Women’s rights activist Kamla Bhasin passed away this morning at the age of 75. She was diagnosed with cancer a few months ago and on 25th September 2021 at 3 am she left us for heavenly abode.

The news of her death was shared via Twitter  by activist Kavita Srivastava. ”Kamla Bhasin, our dear friend, passed away around 3 am today 25th Sept. This is a big setback for the women's movement in India and the South Asian region. She celebrated life whatever the adversity. Kamla you will always live in our hearts. In Sisterhood, which is in deep grief," she writes.

smile kamla bhasin

Birth

Born in Shahidanwaali village in the Gujarat district of Punjab (now in Pakistan) in the year 1946, Kamla referred to herself as one of the ‘midnight generation’. She was born a year before independence or rather we say partition.

Education

pink kamla bhasin

She completed her graduation as well as post graduation from rajasthan. Following this, she won a fellowship to study ‘sociology of development’ at the University of Münster in West Germany. Upon returning, she started her work at Seva Mandir in Rajasthan.

All About Her Work

mic kamla bhasin 

She is a social scientist by training and has been actively engaged with several issues including development, education, gender, media and many more. She has been doing this for the past 35 years.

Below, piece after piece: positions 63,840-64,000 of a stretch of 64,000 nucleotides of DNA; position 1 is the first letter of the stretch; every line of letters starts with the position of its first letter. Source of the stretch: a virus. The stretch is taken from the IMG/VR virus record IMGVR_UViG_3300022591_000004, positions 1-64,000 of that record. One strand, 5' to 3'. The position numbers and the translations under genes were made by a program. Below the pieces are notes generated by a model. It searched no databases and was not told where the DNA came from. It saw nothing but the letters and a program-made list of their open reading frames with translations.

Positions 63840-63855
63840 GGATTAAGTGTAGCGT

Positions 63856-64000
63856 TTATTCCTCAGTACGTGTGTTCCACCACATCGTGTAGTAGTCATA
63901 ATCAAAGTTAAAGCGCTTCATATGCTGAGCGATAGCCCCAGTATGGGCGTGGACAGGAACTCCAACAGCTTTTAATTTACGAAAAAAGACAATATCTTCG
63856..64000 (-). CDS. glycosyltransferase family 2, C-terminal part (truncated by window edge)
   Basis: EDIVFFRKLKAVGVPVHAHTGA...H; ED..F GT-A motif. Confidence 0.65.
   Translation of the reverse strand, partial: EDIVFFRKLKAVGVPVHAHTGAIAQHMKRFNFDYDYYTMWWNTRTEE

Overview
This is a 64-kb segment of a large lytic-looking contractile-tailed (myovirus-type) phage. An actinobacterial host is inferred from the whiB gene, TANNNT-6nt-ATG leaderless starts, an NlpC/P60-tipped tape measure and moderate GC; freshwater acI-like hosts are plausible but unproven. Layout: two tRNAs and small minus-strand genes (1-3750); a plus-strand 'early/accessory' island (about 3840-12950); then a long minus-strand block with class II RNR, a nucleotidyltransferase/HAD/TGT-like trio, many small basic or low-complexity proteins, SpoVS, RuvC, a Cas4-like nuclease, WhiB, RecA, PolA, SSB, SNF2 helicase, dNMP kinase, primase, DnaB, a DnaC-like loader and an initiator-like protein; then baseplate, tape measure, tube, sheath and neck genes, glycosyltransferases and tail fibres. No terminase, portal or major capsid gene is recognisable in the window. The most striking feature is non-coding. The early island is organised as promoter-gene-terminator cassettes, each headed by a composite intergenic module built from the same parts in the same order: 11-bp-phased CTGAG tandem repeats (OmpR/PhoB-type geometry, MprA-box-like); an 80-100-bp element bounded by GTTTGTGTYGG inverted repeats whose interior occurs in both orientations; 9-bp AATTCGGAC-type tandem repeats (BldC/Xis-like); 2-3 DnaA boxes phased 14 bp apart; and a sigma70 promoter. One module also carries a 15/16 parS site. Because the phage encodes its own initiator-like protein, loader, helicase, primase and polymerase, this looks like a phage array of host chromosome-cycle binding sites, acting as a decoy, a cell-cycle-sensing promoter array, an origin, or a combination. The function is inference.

She believed that feminism (feminist books) was not a war between men and women. Instead, this is a war against the ideology of patriarchy.

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She began her work for the rural and urban poor in 1972 with a voluntary organisation in Rajasthan. She worked with the Food and Agriculture Organisation (FAO) of the UN for about 25 years, from 1976 to 2001.  

stole kamla bhasin

Before she passed away, she was working with Sangat – A South Asian Feminist Network as an Advisor; with JAGORI, Women’s Resource and Training Centre, New Delhi and Jagori Grameen in Himachal Pradesh as an active member.

She was also the co-chair of the worldwide network, Peace Women Across the Globe and South Asia Coordinator of One Billion Rising. Over the years, she had been conducting participatory, experiential, capacity-building workshops for women and men, focused on gender, sustainable development and human rights.

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She was also an author and has written on gender issues, women empowerment, participatory and sustainable development, participatory training, media and communication. Most of her books (books for young women) were written for activists and development workers.

Bhasin made the world a better place with her best efforts and she will be deeply missed by everyone.